Connect links to make a chain

View of links from the back

Finished Earrings using Egyptian Coils

Well I hope you enjoyed my swirly blog post and are now inspired to try out some of these ideas. For all of these earrings I used bare copper wire and then oxidized the wire to antique it. I then buffed the designs with steel wool to expose the bright copper. I highly recommend doing this with your swirl designs because is really makes those curly-Q’s stand out.

~~Tiffany in the Showroom

Feel free to ask me any questions about how I did anything or what materials I used for all the designs.



How to make “Cluster Earrings”

Monday, September 12th, 2011

Around here I am kind of known as the “cluster earring girl”.  I guess you could say it’s my signature. I just love to make earrings that resemble little bundle of grapes!  Anytime I see a new bead, be it a keishi freshwater pearl or a hematite cube, I imagine, how would those look in cluster dangling from my ear?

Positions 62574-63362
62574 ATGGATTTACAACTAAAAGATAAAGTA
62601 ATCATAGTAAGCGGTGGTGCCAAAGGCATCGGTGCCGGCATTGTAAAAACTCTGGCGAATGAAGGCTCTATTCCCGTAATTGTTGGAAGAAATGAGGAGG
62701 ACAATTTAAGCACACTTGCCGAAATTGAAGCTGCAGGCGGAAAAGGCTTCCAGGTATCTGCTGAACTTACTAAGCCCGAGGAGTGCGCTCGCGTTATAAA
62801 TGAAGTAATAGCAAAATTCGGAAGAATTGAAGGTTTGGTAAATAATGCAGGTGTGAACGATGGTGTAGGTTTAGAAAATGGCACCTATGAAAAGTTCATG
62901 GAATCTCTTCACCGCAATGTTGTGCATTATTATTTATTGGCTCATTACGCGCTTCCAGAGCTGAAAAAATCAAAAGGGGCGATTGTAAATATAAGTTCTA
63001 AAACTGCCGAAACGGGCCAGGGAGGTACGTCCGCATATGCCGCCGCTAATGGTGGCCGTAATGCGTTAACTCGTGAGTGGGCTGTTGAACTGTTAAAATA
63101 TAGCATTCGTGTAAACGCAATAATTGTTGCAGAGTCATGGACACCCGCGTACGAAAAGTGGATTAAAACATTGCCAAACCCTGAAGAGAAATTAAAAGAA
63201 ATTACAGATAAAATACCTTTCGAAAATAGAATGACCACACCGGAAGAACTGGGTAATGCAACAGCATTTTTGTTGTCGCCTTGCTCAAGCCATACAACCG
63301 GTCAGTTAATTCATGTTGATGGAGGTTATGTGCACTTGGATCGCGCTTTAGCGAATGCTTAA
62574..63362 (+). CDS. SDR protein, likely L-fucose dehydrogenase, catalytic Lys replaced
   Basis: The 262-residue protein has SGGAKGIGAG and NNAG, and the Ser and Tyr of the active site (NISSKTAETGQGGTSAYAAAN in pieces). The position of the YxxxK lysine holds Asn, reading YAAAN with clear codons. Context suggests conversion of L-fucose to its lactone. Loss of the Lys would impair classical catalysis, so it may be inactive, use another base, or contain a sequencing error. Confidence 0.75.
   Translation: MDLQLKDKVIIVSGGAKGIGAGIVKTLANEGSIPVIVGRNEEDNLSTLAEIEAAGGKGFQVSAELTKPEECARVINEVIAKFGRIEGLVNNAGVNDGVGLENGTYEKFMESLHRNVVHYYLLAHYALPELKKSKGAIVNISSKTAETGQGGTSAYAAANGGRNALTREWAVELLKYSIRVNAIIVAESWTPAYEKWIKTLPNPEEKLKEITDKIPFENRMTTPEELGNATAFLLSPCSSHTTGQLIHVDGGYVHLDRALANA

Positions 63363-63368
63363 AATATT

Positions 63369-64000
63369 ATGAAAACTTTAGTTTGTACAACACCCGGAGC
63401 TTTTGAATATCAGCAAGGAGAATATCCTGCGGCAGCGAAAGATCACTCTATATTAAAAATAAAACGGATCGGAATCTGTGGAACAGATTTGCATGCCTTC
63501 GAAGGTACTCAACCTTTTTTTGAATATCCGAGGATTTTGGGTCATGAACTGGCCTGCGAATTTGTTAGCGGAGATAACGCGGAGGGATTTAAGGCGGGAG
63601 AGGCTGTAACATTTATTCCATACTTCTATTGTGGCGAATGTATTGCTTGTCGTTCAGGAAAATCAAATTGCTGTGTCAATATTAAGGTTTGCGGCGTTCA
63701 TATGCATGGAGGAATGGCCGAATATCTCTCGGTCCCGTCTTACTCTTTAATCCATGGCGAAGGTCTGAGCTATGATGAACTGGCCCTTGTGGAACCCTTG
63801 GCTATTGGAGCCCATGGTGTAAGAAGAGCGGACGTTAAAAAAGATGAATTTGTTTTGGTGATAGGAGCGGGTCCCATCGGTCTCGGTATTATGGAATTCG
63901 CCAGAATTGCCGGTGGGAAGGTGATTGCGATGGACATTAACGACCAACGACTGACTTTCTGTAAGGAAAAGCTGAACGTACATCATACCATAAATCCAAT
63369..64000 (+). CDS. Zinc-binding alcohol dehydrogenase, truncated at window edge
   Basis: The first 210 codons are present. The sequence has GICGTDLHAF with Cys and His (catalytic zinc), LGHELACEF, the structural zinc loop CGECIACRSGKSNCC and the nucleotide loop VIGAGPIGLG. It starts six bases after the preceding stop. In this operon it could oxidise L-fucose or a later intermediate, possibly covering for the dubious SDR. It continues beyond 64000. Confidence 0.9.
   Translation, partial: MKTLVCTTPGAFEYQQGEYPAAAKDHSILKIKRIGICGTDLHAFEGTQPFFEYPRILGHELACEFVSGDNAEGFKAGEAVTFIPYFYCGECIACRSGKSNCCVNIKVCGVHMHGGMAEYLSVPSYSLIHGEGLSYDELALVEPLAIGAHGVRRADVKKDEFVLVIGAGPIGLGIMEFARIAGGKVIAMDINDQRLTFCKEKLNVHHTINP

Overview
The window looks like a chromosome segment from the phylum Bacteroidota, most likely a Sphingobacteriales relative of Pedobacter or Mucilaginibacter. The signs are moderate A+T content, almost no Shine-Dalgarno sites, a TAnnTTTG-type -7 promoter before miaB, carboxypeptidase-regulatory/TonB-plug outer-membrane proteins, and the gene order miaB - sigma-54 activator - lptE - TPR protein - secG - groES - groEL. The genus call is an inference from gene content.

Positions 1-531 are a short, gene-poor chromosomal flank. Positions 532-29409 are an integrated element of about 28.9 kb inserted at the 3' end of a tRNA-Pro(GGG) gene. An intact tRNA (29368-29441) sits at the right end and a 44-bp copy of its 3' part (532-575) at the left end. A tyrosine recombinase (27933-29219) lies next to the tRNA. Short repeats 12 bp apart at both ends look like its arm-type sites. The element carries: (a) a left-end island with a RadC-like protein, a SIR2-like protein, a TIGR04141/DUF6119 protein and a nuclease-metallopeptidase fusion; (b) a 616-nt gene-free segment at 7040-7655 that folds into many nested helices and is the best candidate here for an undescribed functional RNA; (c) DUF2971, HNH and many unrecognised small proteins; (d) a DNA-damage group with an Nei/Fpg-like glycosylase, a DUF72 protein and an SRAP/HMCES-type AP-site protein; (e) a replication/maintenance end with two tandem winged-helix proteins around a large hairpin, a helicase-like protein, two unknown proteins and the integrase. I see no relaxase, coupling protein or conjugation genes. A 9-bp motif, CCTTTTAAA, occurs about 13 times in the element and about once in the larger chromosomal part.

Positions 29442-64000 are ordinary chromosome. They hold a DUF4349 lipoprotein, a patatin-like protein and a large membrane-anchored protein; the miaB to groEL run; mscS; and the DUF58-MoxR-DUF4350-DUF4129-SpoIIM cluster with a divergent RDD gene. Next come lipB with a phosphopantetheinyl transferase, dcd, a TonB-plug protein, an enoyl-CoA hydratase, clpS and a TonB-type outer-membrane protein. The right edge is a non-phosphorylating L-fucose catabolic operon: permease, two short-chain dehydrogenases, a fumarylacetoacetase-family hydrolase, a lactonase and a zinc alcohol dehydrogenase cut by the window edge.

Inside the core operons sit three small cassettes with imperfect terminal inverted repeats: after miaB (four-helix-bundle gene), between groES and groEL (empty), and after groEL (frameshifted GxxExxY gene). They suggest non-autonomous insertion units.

Cluster Earrings with Cubic Zirconia Briolettes and Rainbow Sparkly Glass

I am going to show you how to make a basic cluster, using some sparkly glass beads.  Once you get the basic “formula” down, the possibilities are really endless, and the results are always beautiful!  You can embellish this style by adding charms, graduating the size of the beads, or mixing different materials.  Clusters can be at the top of the earring, nested above a delicately wire-wrapped briolette, or they can be hanging from a focal bead or metal connector.

There are only a couple of steps to follow when it comes to making this type of earring.